I know it's an impossibilty now, but if we went back to those core championships of the past, budgets, drivers, and teams would all be channelled into certain areas, creating full grids, even heats to decide who would go onto the final. Just think, the Formula Ford Festival of old, but in every championship at every round!
Avid motorsport fans that they were, my parents took me to my first meeting at a month old, and at 45 now I have regularly attended both national and international meetings ever since. But I find it impossible to keep track of the various European single seater championships now, let alone those throughout the world. For too many years to remember, the motorsport community has tried to make Joe Public aware that F1 isn't the only single seater championship in the world, but with the leisure pound harder fought for than ever, trying to persuade someone to go to a predominately single seater meeting is nigh on impossible. I find it grossly unfair that the promoters couldn't care less about how many spectators come through the gate, and rely solely on entry fees to run a meeting. Corporate and track days are only things of fairly recent years, and that revenue has made those promoters care even less as to how many people actually want to come and watch their meetings.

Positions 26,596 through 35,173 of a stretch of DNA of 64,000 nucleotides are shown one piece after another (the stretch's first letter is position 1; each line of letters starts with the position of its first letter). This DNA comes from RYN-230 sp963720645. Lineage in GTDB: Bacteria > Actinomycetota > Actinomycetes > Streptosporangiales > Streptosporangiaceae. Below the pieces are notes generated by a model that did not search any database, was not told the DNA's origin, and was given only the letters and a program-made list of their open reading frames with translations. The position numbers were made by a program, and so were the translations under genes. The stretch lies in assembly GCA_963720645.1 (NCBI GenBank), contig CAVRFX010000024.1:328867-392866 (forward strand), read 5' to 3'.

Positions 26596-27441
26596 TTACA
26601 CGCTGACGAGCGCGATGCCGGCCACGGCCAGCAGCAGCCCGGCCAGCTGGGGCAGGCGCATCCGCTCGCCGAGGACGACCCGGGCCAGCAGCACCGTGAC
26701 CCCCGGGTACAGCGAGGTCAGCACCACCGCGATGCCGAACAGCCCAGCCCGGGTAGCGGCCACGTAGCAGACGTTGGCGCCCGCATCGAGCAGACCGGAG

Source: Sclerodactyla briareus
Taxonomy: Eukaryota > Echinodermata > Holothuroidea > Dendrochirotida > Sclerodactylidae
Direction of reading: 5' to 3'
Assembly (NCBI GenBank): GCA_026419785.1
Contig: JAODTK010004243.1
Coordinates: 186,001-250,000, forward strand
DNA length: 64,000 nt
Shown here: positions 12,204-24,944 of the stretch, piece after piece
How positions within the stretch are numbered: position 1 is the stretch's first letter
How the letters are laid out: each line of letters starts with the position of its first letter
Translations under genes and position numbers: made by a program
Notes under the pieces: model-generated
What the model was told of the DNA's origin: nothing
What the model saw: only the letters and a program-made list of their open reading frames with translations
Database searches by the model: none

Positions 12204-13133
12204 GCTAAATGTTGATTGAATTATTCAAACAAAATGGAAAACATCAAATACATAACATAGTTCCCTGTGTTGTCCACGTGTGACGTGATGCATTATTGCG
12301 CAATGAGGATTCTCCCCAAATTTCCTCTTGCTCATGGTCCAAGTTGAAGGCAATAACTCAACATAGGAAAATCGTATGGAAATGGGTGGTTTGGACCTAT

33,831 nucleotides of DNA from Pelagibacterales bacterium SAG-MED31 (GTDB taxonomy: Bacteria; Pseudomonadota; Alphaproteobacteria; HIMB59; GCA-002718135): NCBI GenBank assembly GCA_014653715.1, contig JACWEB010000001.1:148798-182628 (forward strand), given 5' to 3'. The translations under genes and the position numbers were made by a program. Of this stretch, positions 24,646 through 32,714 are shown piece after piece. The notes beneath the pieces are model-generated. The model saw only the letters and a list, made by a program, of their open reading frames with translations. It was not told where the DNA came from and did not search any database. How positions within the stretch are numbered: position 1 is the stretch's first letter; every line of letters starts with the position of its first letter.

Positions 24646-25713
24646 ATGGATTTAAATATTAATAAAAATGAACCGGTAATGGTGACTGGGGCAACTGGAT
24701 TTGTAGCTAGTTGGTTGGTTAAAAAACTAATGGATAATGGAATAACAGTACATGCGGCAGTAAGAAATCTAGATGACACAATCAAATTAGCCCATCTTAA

The technical debate isn't really an issue, we will never stop teams and drivers trying to seek an advantage, whether it be through engines, tyres, telemetry etc. This will happen whether there be 3 championships or 330.
Single seater racing isn't in crisis, it just lacks direction, lacks clarity as to which path to choose, whether it be the F1 wannabe, or the casual fun racer.